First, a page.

(C-Fam) Last week four U.S. Senators and Columbia University joined the movement to derail President Trump’s overseas pro-life protections.
The members of Congress sent a letter to Secretary Rex Tillerson requesting unlimited mandatory reviews of the effects of the Mexico City Policy.
Reproductive rights advocates are seeking carve-outs, that Secretary Tillerson can issue, based upon evidence that healthcare delivery is being harmed.
To provide such evidence, two foundations awarded Columbia University a research grant to examine the impact of the Mexico City Policy. The William and Flora Hewlett Foundation and the David and Lucile Packard Foundation each pledged $1million. Among the three researchers tasked with the project is the executive director of Planned Parenthood Global and vice president of Planned Parenthood Federation of America. Given that Planned Parenthood has campaigned against Mexico City Policy, the outcome of the research is fairly certain. The project will focus first on Kenya and Nepal which receive substantial U.S. funding for global health.
Senator Jeanne Shaheen (D-NH), Patty Murray (D-WA), Richard Blumenthal (D-CT) and Lisa Murkowski (R-WA), all longtime advocates of Planned Parenthood, asked the Secretary of State for a “comprehensive public review of the GGR policy, and in these reviews, include assessments of any harm caused by this policy to women and girls in countries that receive U.S. global health assistance.”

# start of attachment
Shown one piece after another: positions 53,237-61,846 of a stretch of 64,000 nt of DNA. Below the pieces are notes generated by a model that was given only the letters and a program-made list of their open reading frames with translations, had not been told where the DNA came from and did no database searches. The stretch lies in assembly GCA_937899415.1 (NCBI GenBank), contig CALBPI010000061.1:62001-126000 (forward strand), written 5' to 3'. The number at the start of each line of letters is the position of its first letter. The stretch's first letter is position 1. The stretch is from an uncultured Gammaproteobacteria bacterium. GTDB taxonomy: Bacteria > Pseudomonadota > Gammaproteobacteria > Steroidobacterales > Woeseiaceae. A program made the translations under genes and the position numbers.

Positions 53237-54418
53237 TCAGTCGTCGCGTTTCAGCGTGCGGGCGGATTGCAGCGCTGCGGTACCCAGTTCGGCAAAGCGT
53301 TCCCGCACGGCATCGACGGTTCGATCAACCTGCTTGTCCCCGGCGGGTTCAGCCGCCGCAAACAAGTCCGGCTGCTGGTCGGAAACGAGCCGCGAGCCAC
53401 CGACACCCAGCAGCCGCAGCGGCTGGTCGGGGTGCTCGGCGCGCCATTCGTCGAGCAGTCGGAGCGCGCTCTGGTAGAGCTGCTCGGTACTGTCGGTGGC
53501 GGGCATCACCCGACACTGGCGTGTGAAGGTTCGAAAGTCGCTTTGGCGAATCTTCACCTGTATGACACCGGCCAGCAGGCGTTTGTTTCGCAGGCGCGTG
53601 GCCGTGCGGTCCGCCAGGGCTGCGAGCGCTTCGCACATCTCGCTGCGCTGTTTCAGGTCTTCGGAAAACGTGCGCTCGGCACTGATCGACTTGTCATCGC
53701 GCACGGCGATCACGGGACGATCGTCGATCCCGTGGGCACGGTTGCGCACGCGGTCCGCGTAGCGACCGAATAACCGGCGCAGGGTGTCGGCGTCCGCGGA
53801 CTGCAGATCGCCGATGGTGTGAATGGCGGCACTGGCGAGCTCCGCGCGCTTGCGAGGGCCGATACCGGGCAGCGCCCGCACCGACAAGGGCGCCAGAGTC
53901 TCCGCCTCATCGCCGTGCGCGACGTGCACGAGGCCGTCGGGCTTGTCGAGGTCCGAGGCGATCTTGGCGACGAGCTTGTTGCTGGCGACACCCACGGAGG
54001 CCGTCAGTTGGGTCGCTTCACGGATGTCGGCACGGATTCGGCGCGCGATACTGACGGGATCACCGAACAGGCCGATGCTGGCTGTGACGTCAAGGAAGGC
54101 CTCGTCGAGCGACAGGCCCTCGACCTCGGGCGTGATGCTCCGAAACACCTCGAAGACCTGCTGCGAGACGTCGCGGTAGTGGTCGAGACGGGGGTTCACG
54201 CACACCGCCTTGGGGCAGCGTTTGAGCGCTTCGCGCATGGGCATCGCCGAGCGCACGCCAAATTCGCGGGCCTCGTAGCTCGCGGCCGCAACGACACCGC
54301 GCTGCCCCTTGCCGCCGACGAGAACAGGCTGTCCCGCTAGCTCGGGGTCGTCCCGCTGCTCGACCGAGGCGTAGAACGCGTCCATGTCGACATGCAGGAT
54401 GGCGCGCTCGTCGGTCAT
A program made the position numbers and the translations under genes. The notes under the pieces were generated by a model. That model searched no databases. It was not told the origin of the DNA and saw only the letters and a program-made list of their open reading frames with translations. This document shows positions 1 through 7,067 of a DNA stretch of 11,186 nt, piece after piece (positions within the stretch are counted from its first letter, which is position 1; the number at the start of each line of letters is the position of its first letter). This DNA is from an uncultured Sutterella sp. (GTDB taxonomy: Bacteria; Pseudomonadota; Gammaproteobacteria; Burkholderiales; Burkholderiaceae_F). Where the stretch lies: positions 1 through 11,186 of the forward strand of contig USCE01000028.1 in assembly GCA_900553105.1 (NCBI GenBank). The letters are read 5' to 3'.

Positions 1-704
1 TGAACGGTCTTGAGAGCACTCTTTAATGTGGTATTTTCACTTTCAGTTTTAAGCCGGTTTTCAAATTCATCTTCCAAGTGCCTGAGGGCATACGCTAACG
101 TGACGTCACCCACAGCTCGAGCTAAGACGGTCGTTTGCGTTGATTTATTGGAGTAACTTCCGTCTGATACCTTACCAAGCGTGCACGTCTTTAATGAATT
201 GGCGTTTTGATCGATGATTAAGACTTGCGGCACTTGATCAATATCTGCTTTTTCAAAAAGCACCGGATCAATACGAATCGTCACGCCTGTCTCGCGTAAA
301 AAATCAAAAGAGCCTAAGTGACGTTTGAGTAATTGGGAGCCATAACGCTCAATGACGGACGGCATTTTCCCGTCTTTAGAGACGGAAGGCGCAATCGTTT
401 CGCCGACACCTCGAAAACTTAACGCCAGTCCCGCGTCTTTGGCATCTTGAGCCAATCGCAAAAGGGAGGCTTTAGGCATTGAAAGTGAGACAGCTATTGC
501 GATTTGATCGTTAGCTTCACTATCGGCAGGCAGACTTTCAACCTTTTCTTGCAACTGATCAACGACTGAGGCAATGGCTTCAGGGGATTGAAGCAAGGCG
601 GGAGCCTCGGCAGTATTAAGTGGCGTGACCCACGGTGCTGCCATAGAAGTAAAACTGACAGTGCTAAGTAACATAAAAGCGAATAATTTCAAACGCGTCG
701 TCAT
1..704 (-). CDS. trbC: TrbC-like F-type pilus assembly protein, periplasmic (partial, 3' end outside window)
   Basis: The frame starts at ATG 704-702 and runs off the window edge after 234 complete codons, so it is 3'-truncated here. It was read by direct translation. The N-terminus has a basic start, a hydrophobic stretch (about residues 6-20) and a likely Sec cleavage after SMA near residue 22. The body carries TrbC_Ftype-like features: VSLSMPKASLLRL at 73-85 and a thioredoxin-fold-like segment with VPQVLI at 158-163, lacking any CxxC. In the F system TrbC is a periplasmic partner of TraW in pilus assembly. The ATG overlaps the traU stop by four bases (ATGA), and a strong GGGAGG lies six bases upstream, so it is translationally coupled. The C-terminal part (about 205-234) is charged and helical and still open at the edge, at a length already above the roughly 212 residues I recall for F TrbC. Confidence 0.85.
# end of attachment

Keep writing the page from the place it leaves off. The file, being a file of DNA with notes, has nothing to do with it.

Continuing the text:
Abortion advocates refer to the Mexico City Policy as the Global Gag Rule (GGR), claiming that grant recipients cannot refer for abortion. In fact, the Mexico City Policy does not preclude an organization from referring for an abortion if the woman has committed to obtaining one.
Shaheen’s previous efforts include introducing a stand-alone bill to permanently repeal the Mexico City Policy and a hostile amendment to the overseas appropriation bill.
President Trump instituted the expanded Mexico City Policy in January, directing his Secretary of State to “implement a plan to extend the requirements” to bilateral global health assistance furnished by all departments or agencies as allowed by law. In May, the State Department responded calling the new plan the “Protecting Life in Global Health Assistance.” The guidelines stipulate that foreign non-government organizations that perform or promote abortion must cease abortion activities or forfeit US funding.
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Abortion advocates successfully garnered some of the $6B annual HIVAIDs funding for their reproductive health and family planning programs under the Obama administration. Last Friday, they used World AIDs day to criticize the Trump administration’s policy, claiming that cutting these abortion groups will have a negative impact on fighting HIVAIDs. Critics point out that there are other groups ready to provide the HIVAIDs services without performing abortions.
The Kaiser Foundation estimated that some 1200 foreign NGOs could be required to “certify compliance with the MCP as a condition of receiving U.S. global health assistance though only some carry out activities that are prohibited by the policy.”
A representative of EuroNGO, a gathering of 200 reproductive rights activists, said that the moral impact was even greater: “People see that these statements are coming from a powerful nation like the United States and that makes it seem to them like it’s okay to have those ideas. …Opposition to [sexual and reproductive health and rights] is not something new, it’s now just so much more visible by having such a powerful person making these statements.”
LifeNews.com Note: Lisa Correnti writes for the Catholic Family and Human Rights Institute. This article originally appeared in the pro-life group’s Turtle Bay and Beyond blog and is used with permission.